Paris Agreement targets
Costa Rica’s NDC from December 2020 includes a target of 9.11 MtCO2e emissions in 2030 and a cumulative emissions budget between 2021 and 2030 of 106.53 MtCO2e emissions (including LULUCF with global warming potentials, GWPs, from the IPCC’s Second Assessment Report, SAR). The CAT estimates the 2030 target to be 12.3 to 12.9 MtCO2e excluding LULUCF in GWPs from the IPCC’s fourth assessment report (see “Assumptions” section for details). For 2030, this is equivalent to an increase between 90% and 98% above 1990 levels excluding LULUCF or 4% below to 1% above 2010 levels.
The CAT rates Costa Rica's target as "Almost" when rated against modelled domestic pathways ("domestic target"), and "1.5°C Paris Agreement compatible" when rated against the fair share contribution ("fair share target"). Costa Rica does not specify a conditional target or an international element in its NDC, so we rate the unconditional target against the two rating frameworks.
In the absence of a target conditional of international support, we rate Costa Rica’s unconditional 2030 reduction target as “Almost sufficient” when compared with modelled domestic emissions pathways. The “Almost sufficient” rating indicates that Costa Rica’s internationally supported target—emissions reductions through support from other governments its own territory—in 2030 is not yet consistent with the 1.5°C temperature limit but could be, with moderate improvements.
Costa Rica’s updated climate target represents a significant improvement compared to its first NDC, however it is not stringent enough to limit warming to 1.5°C. To improve its rating and be consistent with the 1.5°C temperature limit, Costa Rica could submit a conditional 2030 climate target that is at least 18% lower than its current unconditional target (equivalent to an absolute emissions limit of 11 MtCO2e excl. LULUCF in 2030) and, if necessary, outline the international support that it would need to achieve it.
We rate Costa Rica’s 2030 unconditional NDC target as “1.5°C compatible” when compared with its fair-share contribution to climate action. The “1.5°C compatible” rating indicates that Costa Rica’s fair share target is consistent with limiting warming to 1.5°C. Costa Rica’s fair share target does not require other countries to make comparably deeper reductions or greater effort and is in the most stringent part of its Fair Share range.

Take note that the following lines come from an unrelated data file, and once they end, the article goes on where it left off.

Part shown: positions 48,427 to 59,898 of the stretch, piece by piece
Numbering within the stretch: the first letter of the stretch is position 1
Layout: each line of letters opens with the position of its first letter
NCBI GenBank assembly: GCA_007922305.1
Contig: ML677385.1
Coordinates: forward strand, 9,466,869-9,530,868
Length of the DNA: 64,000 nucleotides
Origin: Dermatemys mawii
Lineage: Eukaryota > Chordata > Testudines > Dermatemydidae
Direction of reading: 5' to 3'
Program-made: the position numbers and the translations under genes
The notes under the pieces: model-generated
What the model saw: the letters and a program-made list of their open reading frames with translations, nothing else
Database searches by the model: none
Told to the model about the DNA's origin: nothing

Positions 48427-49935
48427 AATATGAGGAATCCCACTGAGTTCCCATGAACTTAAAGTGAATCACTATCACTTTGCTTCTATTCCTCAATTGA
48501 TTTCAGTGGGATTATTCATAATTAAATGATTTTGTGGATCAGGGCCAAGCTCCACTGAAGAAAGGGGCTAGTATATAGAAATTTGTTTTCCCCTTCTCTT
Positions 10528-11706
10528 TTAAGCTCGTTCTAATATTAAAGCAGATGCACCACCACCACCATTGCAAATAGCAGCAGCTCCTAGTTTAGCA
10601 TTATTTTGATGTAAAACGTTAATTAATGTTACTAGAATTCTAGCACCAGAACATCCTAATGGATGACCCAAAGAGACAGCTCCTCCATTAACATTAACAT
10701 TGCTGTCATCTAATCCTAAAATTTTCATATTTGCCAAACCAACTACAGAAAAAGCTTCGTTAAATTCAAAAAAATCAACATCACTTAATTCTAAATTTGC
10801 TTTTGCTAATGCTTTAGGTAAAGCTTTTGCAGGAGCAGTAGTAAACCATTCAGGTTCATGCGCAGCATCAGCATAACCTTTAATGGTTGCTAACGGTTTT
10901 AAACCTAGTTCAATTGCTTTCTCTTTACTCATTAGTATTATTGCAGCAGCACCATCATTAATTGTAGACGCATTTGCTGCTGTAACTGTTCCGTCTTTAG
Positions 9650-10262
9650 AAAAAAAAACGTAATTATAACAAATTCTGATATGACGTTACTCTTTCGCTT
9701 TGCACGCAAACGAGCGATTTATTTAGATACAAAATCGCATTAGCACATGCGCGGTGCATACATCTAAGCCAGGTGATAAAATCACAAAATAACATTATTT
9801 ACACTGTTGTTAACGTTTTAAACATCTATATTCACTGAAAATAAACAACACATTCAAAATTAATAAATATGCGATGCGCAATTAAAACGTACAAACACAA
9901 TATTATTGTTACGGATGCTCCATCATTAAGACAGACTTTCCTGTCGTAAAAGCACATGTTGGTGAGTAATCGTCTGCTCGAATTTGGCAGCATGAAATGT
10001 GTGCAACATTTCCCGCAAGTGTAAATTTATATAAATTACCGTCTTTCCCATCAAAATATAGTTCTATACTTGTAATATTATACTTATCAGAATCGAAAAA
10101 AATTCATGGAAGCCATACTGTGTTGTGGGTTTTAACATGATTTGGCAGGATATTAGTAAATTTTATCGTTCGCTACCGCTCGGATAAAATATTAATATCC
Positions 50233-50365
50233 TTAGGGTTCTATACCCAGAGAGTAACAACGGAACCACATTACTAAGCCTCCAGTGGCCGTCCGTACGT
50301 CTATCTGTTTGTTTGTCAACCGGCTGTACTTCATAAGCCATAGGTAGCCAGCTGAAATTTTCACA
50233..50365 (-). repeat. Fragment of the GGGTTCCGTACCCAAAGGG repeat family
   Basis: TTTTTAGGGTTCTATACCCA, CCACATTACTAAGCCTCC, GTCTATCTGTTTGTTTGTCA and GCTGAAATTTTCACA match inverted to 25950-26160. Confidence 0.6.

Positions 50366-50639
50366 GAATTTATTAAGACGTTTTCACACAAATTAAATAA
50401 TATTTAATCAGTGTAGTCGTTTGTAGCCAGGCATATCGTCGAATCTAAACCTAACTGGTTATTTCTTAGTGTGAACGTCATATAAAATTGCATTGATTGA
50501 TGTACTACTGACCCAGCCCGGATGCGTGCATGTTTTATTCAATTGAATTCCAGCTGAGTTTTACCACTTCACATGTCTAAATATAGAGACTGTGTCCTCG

Further information on how the CAT rates countries (against modelled pathways and fair share) can be found here.
Last NDC update
Costa Rica’s updated NDC, submitted on 30 December 2020, includes two unconditional targets: an absolute single year 2030 emissions target, and a multi-year emissions budget for 2021 - 2030. The absolute emissions target is a little more stringent at face value but translates to a 2% lower to 2% higher difference from the first NDC’s absolute target depending on expected emissions from forestry.
Costa Rica’s NDC outlines various sectoral measures and targets but fails to specify the sectoral breakdown. Specifying the sectoral breakdown or at least the contribution of the forestry sector to its target would improve the climate target’s transparency. Costa Rica’s NDC claims to be 1.5°C-compatible, however this is not substantiated in its submission.
Net zero and other long-term target(s)
We evaluate the net zero target as: Acceptable.
Costa Rica announced a net zero target for 2050 in its National Decarbonisation Plan 2018-2050 (Government of Costa Rica, 2019). The net zero target generally covers the key elements but fails to meet best practice standards for some of them.